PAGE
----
Next, I started working on the body. First thing I wanted to add was Axial scale fender flares, as most of the Jeepspeed Cherokee’s run a wide fender kit front, and/or rear. I did trim the fender flares back a little to give them more of a high speed look. Body scissors work great for trimming the flares as needed.



Here’s a little closer shot of the trimmed fender flares. Notice I cut the Cherokee fender wells back until the fender flares were even with the hood.


Once I moved the fender flares up level with the hood, and trimmed the Cherokee Lexan bumpers off, the front of the fender flares end up fairly short. This left me with no holes to mount the very front of the flares to the body. So, I drilled a hole through one of the “dummy” fasteners molded into the flare, then trimmed the head of the fastener off with an X-acto. Now, I can screw the front of the flares down to the body as needed.




I had to cut the backside of the fender flares into small pieces in order for it to not distort the body lines when everything was bolted up.


After installing the fender flares, I installed the interior to see if there were any clearance issues. Notice I had to cut part of the interior away to clear the backside of the fender flares.


Here you can see the internal roll cage pretty much sits against the roof line of the body, which should help keep the cab rigid during any high speed rollovers.


Another Pro-line accessory that I added was their roof rack. I installed a few Axial light buckets to customize it a little too.




Next I needed some bumpers. The stock Dingo rear bumper was a perfect fit for the Cherokee body. But, the front bumper isn’t really a desert style bumper. So, I decided to see if I could use a Honcho bumper instead. In order to give our Honcho bumper a little more of a pre-runner look, I cut the bottom of the wings off. Then, cut the aluminum inserts that fit the wings into small pieces to look like reinforcing gussets. Also added our big round lights and amber lenses while I was at it.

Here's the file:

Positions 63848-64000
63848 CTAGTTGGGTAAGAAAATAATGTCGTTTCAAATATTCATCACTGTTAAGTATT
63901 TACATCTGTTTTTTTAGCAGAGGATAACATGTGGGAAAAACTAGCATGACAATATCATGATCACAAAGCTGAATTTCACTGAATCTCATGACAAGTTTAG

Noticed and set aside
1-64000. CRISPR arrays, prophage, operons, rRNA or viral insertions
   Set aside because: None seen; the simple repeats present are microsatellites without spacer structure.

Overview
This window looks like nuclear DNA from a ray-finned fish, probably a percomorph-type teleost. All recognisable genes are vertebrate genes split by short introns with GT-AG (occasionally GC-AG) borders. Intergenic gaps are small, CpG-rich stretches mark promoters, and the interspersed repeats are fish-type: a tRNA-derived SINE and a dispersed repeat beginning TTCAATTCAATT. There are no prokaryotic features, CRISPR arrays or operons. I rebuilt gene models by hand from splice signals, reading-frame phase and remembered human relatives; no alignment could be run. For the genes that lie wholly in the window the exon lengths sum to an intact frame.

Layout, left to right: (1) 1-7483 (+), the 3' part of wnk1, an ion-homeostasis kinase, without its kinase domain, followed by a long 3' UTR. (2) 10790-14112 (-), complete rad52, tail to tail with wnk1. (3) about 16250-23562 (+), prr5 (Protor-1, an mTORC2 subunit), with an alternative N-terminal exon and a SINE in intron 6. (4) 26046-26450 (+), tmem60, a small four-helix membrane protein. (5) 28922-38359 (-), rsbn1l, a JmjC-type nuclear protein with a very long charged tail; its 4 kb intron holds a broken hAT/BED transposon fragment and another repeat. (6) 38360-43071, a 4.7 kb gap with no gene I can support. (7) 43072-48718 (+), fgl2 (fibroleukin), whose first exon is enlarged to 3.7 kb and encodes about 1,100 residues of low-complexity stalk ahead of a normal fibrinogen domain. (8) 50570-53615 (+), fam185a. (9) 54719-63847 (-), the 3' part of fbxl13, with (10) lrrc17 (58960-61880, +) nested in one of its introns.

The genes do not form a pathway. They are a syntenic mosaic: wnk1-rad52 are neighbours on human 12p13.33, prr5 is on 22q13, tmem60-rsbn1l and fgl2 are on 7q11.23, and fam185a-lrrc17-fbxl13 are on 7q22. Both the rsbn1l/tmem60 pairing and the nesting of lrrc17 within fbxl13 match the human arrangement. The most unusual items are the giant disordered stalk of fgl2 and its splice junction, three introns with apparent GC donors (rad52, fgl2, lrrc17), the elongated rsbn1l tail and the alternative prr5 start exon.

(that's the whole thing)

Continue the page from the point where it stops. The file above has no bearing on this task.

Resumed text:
Once again I mocked everything up to ensure a proper fit. It can be a pain to keep assembling everything, just to tear it down again. But, it’s the only way to get everything exactly where it needs to be. Patience is your friend during these steps.




Once the roof rack was mounted and everything fit properly, it was time to start working on the paint job. I laid out the design I wanted as true to scale as I could. Then, weaseled my way into Brandon’s office to see if he could cut me some paint mask for the body. Thanks Brandon!


I just used basic rattle can paint on this build. After masking the windows and paint job, I gave the body a very light coat of black paint. To ensure the paint wouldn’t bleed under my mask, I let this first coat completely dry before I applied anymore paint. A light first coat, that is allowed to dry, is the best insurance for a clean paint job. That first light coat basically seals the paint mask to the body, and doesn’t allow later coats to bleed under.


Paint is done! I applied the black first, then the silver outline on the scallops, then the orange last. After that I went back and laid down another coat of black. This did 2 things, one it gives the orange paint a “burnt” look so it isn’t so bright. And two, it’s a pet peeve of mine to look inside a Lexan body to see the same color on the inside as the outside. So, I always back my paint jobs in black.


With the fender flares installed.


Shot of the scallops on the hood.


Applied all the stickers and it was time for another mock up.




The ride height looked a little tall to me, so I made some functional limiting straps out of shoe laces to lower the ride height a bit.


Last thing I did was install the spare tire and add the other scale accessories from Pro-line.



The final product……